The government and the Fukushima prefectural government have taken the position that a causal relationship between the thyroid cancers found in Fukushima Prefecture and the nuclear accident “cannot be recognized at this time. Since filing the lawsuit, the father has also sensed an atmosphere of discrimination directed toward the men and the other plaintiffs. Some people said, “Don’t put a damper on the good progress Fukushima is making,” and some of their acquaintances left them.
 After the nuclear accident, 301 young people were found to have thyroid cancer in surveys conducted by Fukushima Prefecture and other organizations. The plaintiffs’ lawyers claim that the incidence of childhood thyroid cancer is dozens of times higher than usual and that a causal link to the nuclear accident is clear.
 The men say. If it wasn’t the nuclear accident, then what was it? If we don’t say anything, it will be assumed that nothing happened, and the facts will be buried. I want to make this a valuable trial.”

May 29, 2022 Posted by | Fuk 2022 | , , , | Leave a comment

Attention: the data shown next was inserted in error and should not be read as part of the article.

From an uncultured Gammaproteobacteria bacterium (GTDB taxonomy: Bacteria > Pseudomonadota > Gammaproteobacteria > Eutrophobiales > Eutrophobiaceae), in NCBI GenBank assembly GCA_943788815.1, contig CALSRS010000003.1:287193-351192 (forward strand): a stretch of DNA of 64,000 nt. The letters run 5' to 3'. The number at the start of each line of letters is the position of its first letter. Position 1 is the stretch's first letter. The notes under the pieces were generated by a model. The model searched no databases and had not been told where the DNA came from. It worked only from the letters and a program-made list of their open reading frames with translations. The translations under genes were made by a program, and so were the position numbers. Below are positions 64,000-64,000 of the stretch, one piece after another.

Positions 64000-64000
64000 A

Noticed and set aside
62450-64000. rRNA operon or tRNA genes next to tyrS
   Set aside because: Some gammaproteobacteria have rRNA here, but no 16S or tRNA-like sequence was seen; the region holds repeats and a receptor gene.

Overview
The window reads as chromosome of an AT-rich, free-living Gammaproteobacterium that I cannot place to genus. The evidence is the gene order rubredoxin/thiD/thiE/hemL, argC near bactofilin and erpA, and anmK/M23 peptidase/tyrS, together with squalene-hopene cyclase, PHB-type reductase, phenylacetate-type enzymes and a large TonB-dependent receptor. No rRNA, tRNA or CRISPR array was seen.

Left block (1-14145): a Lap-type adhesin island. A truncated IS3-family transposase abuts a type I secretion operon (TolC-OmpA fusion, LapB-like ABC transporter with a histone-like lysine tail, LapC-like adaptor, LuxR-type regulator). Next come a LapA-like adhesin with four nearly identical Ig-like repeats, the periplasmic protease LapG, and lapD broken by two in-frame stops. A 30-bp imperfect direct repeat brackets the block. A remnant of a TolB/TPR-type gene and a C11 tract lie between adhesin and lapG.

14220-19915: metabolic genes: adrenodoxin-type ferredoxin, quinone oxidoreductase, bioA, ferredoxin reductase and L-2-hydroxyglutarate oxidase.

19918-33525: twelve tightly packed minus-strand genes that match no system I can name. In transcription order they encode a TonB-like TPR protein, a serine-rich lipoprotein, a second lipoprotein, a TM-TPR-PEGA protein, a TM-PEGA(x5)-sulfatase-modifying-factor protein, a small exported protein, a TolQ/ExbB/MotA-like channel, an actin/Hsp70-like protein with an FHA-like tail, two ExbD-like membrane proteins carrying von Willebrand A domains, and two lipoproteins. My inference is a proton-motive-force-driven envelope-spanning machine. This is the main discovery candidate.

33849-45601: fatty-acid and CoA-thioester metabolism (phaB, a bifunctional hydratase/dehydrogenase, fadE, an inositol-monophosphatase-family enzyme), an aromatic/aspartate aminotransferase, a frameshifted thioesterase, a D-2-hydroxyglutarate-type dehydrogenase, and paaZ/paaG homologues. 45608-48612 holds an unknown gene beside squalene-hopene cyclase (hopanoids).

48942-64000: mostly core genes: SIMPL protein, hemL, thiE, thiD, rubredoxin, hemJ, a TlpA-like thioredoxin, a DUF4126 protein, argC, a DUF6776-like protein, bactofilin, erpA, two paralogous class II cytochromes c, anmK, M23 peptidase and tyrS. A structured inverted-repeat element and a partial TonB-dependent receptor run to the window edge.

Fukushima Thyroid-Cancer Victims Take TEPCO to Court

March 2, 2022

PRESS CONFERENCE: Fukushima Thyroid-Cancer Victims Take TEPCO to Court

Kenichi Ido, Attorney, Lead Counsel for the 3.11 Children’s Thyroid Cancer Lawsuit

Hiroyuki Kawai, Attorney, Co-counsel for the 3.11 Children’s Thyroid Cancer Lawsuit

March 3, 2022 Posted by | Fuk 2022 | , , | Leave a comment

Fukushima Disaster’s Impact on Health Will Be Challenged in Court 

By Thisanka Siripala

February 17, 2022

A link between radiation from the Fukushima nuclear disaster and cancer will be the focal point of the civil court case against operator TEPCO.

Almost 11 years have passed since the Fukushima Daiichi nuclear power plant catastrophe. But even as Fukushima prefecture gets ready to launch a new revitalization slogan – “Making Fukushima’s reconstruction a reality one step at a time” – it is still struggling to overcome the lingering aftereffects of the accident. Earlier this month, a group of six men and women diagnosed with thyroid cancer as children filed a class action case against Tokyo Electric Power Company (TEPCO), seeking $5.4 million in compensation.